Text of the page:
Australia ditch rotation policy

2013-06-25 10:27
James Sutherland (Getty)

Mickey Arthur sacked

2013-06-25 07:50

Watch former Australia coach Mickey Arthur's press conference after he was sacked.

Sydney - Australia are shelving their controversial rotation policy for back-to-back Ashes campaigns that are in danger of falling into complete disarray barely two weeks prior to the opening Test against England.

Described as "informed player management" by national selector John Inverarity, the policy designed to safeguard key players from burn-out has drawn heavy criticism from the media and a number of former internationals.

Struggling for form and beset by disciplinary issues, rotating players is a luxury the team cannot afford and Cricket Australia (CA) chief executive James Sutherland confirmed that the strongest available side would be selected throughout the Ashes.

VIDEO: Mickey Arthur sacked

"...looking ahead to the Ashes series in England and next (southern hemisphere) summer in Australia, you won't see any of that rotation policy, as you call it, in the fashion that we have in the past," Sutherland said on ABC radio.

"It's about providing opportunities to players for a team that's in transition, so the selectors can give players opportunities at international level and see how they cope with that and respond," he said.

"For well over a decade, the Australian selectors have adopted a policy of doing that, particularly with one-day cricket.

"I've got no doubt that will continue but for Ashes Test matches, we will day-in, day-out be picking our best team."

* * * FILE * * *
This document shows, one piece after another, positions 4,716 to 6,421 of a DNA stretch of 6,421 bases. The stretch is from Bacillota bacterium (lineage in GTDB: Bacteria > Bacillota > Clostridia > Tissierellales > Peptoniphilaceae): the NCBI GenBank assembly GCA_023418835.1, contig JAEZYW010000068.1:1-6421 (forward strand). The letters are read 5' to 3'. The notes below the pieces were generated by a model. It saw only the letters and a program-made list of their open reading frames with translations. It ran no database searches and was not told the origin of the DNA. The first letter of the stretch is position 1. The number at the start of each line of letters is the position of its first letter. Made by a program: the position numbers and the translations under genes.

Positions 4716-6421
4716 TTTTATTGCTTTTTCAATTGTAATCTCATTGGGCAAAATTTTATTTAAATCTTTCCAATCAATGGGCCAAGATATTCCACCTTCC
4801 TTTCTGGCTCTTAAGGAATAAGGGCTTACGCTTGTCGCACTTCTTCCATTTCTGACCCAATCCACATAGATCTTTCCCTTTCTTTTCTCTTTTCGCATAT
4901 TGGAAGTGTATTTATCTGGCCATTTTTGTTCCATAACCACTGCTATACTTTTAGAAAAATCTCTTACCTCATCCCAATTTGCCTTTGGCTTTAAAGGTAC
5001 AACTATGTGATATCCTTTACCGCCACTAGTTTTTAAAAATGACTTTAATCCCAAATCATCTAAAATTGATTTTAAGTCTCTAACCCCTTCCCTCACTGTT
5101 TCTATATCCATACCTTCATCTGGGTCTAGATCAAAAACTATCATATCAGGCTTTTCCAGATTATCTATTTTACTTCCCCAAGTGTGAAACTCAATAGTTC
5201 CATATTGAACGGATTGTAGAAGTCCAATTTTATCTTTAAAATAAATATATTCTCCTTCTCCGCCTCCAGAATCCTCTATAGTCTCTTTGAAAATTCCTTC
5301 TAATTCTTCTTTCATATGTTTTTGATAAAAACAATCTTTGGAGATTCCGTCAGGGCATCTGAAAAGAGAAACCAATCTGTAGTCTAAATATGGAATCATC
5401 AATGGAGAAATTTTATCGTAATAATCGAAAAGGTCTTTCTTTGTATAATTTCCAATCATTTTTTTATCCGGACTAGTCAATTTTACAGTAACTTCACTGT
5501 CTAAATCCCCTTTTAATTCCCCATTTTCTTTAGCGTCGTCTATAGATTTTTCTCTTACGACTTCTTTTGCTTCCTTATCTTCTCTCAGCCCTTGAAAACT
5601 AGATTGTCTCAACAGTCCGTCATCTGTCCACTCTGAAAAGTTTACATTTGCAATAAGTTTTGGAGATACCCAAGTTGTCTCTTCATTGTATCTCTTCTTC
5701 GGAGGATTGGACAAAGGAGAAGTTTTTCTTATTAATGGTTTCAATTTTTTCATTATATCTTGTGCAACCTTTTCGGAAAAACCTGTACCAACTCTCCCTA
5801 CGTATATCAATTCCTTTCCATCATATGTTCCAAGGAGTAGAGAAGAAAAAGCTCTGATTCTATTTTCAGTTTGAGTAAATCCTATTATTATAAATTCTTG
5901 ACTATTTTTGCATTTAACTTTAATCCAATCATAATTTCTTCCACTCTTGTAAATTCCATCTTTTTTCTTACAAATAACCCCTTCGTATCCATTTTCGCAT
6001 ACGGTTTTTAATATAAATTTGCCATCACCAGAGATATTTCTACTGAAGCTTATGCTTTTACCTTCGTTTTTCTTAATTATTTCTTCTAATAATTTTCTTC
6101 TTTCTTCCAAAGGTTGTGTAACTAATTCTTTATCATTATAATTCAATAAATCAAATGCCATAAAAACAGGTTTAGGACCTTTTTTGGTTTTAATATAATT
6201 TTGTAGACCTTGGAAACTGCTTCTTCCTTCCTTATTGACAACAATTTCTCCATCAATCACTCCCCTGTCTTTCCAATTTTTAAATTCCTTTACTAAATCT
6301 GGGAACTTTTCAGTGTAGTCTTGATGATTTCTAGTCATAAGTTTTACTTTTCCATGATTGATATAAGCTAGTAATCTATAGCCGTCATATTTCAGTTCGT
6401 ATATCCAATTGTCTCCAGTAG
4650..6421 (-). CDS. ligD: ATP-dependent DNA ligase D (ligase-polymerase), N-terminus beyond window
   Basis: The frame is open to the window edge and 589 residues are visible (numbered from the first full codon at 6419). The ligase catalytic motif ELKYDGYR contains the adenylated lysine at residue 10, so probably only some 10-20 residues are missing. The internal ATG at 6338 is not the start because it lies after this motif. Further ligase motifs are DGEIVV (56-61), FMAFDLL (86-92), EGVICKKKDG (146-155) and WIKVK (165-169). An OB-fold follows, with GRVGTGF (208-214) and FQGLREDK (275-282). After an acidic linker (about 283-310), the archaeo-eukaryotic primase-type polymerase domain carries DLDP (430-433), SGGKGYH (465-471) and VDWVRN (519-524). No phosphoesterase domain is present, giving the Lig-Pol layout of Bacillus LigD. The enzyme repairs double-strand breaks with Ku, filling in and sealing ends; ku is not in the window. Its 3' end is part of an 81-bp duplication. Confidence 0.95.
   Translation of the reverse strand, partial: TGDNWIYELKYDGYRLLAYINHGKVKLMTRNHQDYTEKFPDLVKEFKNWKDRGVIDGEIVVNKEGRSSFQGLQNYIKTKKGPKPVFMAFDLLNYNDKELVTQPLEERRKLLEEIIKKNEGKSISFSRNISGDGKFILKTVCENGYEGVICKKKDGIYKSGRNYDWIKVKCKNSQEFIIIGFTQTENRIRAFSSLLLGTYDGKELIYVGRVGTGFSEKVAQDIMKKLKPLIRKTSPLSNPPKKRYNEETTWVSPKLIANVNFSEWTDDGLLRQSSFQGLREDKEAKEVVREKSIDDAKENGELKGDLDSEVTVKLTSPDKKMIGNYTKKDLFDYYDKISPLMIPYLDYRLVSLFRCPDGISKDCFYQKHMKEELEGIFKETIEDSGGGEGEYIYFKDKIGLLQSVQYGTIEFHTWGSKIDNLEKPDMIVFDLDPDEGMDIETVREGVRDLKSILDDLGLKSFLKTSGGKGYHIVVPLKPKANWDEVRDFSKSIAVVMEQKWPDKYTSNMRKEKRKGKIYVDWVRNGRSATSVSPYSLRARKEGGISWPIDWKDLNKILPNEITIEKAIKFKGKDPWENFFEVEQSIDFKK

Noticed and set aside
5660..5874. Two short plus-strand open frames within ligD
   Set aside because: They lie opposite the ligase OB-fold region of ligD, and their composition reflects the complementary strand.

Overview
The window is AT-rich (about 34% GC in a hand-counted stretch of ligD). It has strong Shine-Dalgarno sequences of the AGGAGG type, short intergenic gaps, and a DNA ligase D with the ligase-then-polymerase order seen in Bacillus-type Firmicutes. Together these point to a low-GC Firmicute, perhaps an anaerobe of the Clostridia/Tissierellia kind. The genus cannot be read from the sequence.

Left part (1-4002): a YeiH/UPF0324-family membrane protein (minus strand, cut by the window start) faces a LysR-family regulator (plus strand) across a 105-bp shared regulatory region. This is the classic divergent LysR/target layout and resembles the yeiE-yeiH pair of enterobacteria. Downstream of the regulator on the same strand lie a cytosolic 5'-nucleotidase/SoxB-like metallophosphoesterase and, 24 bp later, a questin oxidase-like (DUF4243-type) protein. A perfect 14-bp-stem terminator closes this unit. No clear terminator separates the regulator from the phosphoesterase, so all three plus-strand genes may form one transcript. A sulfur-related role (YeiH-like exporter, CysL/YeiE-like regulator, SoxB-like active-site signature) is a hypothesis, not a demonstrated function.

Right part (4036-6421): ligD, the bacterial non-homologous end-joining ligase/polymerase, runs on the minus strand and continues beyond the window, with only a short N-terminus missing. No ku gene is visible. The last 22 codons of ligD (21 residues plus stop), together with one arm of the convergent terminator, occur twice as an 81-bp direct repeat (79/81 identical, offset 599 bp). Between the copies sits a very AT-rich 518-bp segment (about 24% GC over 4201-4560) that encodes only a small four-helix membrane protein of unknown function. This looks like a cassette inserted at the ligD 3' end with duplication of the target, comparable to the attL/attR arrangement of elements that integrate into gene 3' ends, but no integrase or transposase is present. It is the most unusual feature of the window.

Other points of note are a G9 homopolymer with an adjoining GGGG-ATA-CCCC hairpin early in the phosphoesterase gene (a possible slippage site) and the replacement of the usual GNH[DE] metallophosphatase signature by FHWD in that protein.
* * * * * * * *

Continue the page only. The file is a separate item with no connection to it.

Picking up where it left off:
The decision is likely to be welcomed by newly appointed coach Darren Lehmann, who has been critical of the policy in the past.

Australia sacked Mickey Arthur and replaced him with Lehmann on Monday, the South African paying the price for the team's string of poor performance, including a 4-0 Test drubbing in India and the failure to win a single match in the Champions Trophy, where they were the defending champions.

Compounding Arthur's problem was a number of individual disciplinary issues, including David Warner's Twitter rant against journalists and the opener's attack on England cricketer Joe Root in a bar after a Champions Trophy defeat.

Australia play a four-day tour match against Somerset from Wednesday before the first test of the five-match Ashes series starts at Trent Bridge, Nottingham on July 10.

Read more on:    australia  |  james sutherland  |  cricket

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